India, Iran, Russia Want to Create Alternative Trade Route to Suez Canal

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TEHRAN (Iran): An Iranian news agency has reported that India, Iran and Russia will meet later in November to discuss the operation of the 7,200-km International North-South Transport Corridor (INSTC), which is seen as “a cheaper and shorter alternative to the traditional route through the Suez Canal”.

The International North-South Transport Corridor (INSTC), a multimode network of sea and rail routes, will link the Indian Ocean and the Persian Gulf via Iran to Russia and North Europe.

The project comes in the backdrop of China’s multi-trillion-dollar One Belt One Road initiative. Within Iran, the two routes overlap in a potential boon to future businesses.

New Delhi has been actively courting Tehran, given the utmost importance it attaches to the route and Iran has been receptive.

Once operational, the corridor will allow India to send its goods to Bandar Abbas in Iran by sea, from where they will be transported to Iran’s Bandar Anzali on the Caspian Sea by road. Next, they will be shipped to Astrakhan in Russia and transported into Europe by rail.

The route will cut the time and cost of delivering goods by about 30% to more than 40%.

Compared with the Suez Canal, the corridor will reduce the transport time between Mumbai and Moscow to about 20 days. The estimated capacity of the corridor is 20 to 30 million tonnes of goods per year.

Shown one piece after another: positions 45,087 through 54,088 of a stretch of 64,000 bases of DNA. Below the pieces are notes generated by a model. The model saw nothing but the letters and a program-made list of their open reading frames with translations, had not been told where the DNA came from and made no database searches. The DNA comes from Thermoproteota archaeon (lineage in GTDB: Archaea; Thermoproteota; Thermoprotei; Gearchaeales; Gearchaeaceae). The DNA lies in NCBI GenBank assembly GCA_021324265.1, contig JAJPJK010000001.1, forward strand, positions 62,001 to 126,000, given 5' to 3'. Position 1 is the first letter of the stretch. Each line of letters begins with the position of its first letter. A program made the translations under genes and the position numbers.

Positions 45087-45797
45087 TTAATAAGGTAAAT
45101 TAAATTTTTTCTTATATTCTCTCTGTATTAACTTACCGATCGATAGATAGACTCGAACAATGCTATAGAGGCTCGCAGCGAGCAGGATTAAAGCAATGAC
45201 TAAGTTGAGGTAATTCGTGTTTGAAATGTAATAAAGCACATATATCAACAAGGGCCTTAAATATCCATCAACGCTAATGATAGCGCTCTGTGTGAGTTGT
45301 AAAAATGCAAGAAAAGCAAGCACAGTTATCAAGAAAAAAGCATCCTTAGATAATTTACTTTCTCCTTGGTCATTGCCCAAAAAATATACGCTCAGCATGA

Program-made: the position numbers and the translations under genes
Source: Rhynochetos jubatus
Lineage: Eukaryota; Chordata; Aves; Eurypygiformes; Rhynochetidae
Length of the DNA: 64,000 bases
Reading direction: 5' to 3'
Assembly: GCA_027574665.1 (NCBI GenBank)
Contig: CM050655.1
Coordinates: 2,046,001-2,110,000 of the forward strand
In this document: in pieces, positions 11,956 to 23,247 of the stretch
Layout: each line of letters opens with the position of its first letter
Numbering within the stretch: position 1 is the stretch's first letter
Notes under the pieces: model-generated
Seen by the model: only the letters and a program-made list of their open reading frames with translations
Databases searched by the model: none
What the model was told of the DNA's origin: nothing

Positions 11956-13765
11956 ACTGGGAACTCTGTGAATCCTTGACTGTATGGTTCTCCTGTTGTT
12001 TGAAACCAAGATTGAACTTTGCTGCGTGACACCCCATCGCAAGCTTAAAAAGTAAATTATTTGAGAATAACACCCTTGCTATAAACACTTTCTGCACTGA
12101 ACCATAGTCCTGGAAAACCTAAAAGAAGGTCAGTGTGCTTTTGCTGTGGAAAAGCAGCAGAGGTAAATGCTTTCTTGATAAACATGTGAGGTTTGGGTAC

India’s Union Commerce and Industry Minister Suresh Prabhu on Saturday met a Russian business delegation in New Delhi, where he said: “all issues may be resolved in order to operationalize the (INSTC) route as early as possible.”

An official statement said India, Russia and Iran will hold a trilateral meeting on November 23 to make the route operational soon, Indian media reported Tuesday.

“The INSTC is the shortest multimodal transportation route linking the Indian Ocean and the Persian Gulf via Iran to Russia and northern Europe,” India’s Ministry of Commerce and Industry said in the statement.

To access resource-rich Central Asia, India has to route its goods either through China, Europe or Iran. The routes through China and Europe are long, expensive and time-consuming, with Iran being the most viable one.

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